Foods, feistiness sustain Holiday Market upswing

Articles
August 17, 2009

Foods, feistiness sustain Holiday Market upswing

Obsessions are the stuff of feature films and police dramas. However, in Canton, Michigan, 20 miles west of Detroit, there’s a 50,000-square-foot Holiday Market that’s obsessive about international foods. Because of it, residents eat healthfully despite economic challenges in their region.

Obsessions are the stuff of feature films and police dramas. However, in Canton, Michigan, 20 miles west of Detroit, there’s a 50,000-square-foot Holiday Market that’s obsessive about international foods. Because of it, residents eat healthfully despite economic challenges in their region.

Thank the food obsessions of co-owners John and Lisa Pardington, who built the store here 10 years ago and claim they have never posted a sales week lower than the identical period a year earlier. With two Krogers, a Walmart and a Meijer nearby, it is Holiday Market’s artful mix of global foods, unstinting quality in perishables, fair prices and personalization that drives steady growth. 

Although Mr. Pardington declined to cite the store’s volume (“Walmart would love to bury me, but I come from a long line of English fighters”), he sets the tone for customer satisfaction that people can’t get from a big-box greeter. Two recent examples: A shopper wanted only a couple of hot dogs; he broke the package for her and had the rest cooked in the back for the staff. He broke a celery stack in half for a shopper, and immediately another came by and asked for the remaining half.

“Ladies in their 70s tell me, ‘My doctor says I have to start drinking red wine to help control cholesterol.’ We’re selling a lifestyle that revolves around great foods from the Earth, grown in the ground, that’s as tasty to me as a McDonald’s burger, but is a helluva lot better,” says Mr. Pardington.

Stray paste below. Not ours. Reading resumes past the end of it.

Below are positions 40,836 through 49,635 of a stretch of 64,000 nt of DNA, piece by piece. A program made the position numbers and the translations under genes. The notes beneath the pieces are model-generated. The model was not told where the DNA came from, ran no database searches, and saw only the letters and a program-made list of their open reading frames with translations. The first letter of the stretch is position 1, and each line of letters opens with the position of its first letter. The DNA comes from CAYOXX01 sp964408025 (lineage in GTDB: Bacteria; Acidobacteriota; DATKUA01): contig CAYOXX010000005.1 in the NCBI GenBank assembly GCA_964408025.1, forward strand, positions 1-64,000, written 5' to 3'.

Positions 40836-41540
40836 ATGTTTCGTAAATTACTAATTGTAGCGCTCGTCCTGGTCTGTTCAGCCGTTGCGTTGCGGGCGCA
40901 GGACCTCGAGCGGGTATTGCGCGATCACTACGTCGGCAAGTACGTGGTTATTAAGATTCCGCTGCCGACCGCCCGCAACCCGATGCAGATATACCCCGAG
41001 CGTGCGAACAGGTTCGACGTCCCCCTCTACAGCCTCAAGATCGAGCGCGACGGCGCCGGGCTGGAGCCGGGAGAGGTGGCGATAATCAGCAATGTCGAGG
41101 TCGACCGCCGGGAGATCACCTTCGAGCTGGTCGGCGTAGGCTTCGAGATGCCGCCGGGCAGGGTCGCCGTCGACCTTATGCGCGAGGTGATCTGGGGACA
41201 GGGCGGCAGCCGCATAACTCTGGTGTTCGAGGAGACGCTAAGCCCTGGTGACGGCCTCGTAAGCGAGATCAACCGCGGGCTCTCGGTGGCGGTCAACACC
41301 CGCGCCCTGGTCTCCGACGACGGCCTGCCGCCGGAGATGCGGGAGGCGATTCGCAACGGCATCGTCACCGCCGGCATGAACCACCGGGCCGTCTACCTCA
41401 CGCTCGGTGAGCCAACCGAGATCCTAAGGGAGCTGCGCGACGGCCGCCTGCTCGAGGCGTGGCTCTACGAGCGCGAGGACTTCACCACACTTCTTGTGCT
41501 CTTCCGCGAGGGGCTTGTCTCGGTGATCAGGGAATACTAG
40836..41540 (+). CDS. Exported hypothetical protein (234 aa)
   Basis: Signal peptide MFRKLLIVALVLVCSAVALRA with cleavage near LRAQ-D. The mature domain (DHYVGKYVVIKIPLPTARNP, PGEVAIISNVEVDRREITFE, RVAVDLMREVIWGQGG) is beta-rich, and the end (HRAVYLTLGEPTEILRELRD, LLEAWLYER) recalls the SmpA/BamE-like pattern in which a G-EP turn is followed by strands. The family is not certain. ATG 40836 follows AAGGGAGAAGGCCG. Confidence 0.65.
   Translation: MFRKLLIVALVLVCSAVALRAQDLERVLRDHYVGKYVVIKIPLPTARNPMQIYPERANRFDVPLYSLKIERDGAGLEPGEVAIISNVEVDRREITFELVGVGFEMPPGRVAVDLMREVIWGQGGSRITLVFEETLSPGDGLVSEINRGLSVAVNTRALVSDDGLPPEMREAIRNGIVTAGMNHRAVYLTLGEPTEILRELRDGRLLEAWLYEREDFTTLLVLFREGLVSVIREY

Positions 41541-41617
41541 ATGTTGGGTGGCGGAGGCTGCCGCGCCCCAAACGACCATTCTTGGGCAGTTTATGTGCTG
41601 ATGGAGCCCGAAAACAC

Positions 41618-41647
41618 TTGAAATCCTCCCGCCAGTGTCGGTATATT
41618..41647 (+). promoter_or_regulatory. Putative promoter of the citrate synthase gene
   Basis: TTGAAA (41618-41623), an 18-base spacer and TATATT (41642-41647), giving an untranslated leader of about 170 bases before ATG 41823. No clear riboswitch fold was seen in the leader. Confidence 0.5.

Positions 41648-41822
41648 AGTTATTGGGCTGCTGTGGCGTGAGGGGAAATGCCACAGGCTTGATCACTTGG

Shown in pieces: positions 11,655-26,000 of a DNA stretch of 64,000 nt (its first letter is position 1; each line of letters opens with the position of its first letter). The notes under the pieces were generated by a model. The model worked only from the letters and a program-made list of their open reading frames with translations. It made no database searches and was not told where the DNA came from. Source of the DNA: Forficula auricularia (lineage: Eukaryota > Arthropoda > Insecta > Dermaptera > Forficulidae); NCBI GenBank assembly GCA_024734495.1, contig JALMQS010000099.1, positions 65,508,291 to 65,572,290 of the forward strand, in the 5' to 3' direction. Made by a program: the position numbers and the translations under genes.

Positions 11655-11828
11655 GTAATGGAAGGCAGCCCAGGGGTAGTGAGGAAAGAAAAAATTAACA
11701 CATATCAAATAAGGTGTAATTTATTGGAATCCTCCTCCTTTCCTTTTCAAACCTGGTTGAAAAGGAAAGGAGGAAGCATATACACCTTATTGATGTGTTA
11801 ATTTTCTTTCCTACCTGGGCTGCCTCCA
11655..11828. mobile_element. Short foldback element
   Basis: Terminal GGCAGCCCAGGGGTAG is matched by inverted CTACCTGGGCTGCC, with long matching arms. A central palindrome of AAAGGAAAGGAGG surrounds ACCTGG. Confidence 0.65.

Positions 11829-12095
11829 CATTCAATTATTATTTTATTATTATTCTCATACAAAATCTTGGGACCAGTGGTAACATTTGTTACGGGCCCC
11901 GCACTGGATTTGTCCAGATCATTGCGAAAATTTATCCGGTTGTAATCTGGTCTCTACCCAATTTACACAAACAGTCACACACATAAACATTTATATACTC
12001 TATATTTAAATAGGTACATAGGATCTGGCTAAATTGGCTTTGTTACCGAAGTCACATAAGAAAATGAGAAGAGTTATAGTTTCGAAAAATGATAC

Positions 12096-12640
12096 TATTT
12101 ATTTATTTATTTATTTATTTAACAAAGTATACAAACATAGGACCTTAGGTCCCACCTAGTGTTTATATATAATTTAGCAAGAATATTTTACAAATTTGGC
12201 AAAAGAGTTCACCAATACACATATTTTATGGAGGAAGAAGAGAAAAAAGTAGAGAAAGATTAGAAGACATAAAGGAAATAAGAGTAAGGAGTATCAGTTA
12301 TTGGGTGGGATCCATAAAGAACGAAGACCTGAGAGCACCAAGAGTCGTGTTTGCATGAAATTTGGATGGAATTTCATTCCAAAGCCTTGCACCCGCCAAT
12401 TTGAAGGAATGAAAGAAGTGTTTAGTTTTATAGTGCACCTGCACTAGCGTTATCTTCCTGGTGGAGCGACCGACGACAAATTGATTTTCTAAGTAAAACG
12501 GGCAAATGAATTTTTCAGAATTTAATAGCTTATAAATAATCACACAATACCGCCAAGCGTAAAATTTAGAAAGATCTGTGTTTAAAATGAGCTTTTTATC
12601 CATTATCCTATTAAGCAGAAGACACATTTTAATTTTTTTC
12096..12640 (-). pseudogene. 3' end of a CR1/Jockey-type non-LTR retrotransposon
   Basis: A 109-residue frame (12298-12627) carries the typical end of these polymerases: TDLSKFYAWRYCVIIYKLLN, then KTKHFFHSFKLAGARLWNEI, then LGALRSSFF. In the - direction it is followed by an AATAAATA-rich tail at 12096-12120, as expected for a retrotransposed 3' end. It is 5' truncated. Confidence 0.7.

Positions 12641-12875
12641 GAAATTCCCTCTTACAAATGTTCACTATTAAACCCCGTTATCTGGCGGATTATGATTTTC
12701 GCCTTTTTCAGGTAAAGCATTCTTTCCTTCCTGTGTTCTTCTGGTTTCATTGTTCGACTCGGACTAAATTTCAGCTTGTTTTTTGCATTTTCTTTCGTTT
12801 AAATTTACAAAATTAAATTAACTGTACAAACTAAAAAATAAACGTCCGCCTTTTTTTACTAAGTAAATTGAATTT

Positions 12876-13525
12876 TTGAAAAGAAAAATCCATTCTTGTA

“My mission isn’t to sell Corn Flakes cheaper than Walmart, but to have customers say, ‘Gee, John, that was the best steak and a great bottle of wine.’ People love the Mediterranean diet. Eating sun-dried tomatoes with smoked salmon, goat cheese and olive oil is a lot healthier than eating Cheez Whiz and fast food.”  

He goes about this with gusto:
•    4,000 facings of wine, including first-growth Bordeaux and the state’s top wine steward (The Pardingtons travel to France each year and buy Bordeaux futures.)
•    Organic pastas from Italy
•    52 types of green coffee beans from the reaches of Jamaica, Africa, Indonesia and Costa Rica
•    1,000 different beers
•    Over 500 cheeses
•    100 different bulk spices in the Marco Polo section
•    Teas from South India at 75 cents to $3.25 per ounce, vs. $5 to $20 elsewhere
•    Peanut roaster, 5 kinds of fresh-ground nut butters
•    Two 55-gallon drums of first cold-pressed extra virgin olive oil from the Isle of Crete, with a pump on top. Coming soon, a drum from Italy.
•    50 different olives in a self-serve bar
•    Brick oven with a 4,000-pound rotating hearth to make good quality bread
•    Scratch bakery
•    Sushi bar
•    Godiva chocolates at 15% off everyday

No food snob, Mr. Pardington says “you don’t have to be Donald Trump to shop here. Our customers are everyday, hard-working people.” He delivers to their tamer tastes too:
•    Ground beef $1.99 per pound, ground in the store  (He credits wholesaler Spartan Stores mightily for top-of-line meats, grocery and frozens, plus marketing and technology expertise. “We knew shoppers would trade down, so we asked Spartan for a deal on chuck sections that would allow us to run EDLP on chuck for the next year.”) 
•    “Our meats, pork and lamb are not injected with a 15% saline solution, which chain stores do to show price.  I don’t want half your meat evaporating in the pan,” he adds.
•    60 ft. of certified premium hand-cut beef (“We can trim it, butterfly it….”)
•    48 ft. of fresh seafood, including Copper River sockeye salmon
•    Smokes its own meats, sausages, fish
•    The store’s own trucks buy fresh produce from The Terminal five to six mornings per week
•    The store hires Culinary Institute of America graduates to prepare foods

Wouldn’t you love to accidentally be locked in this store overnight?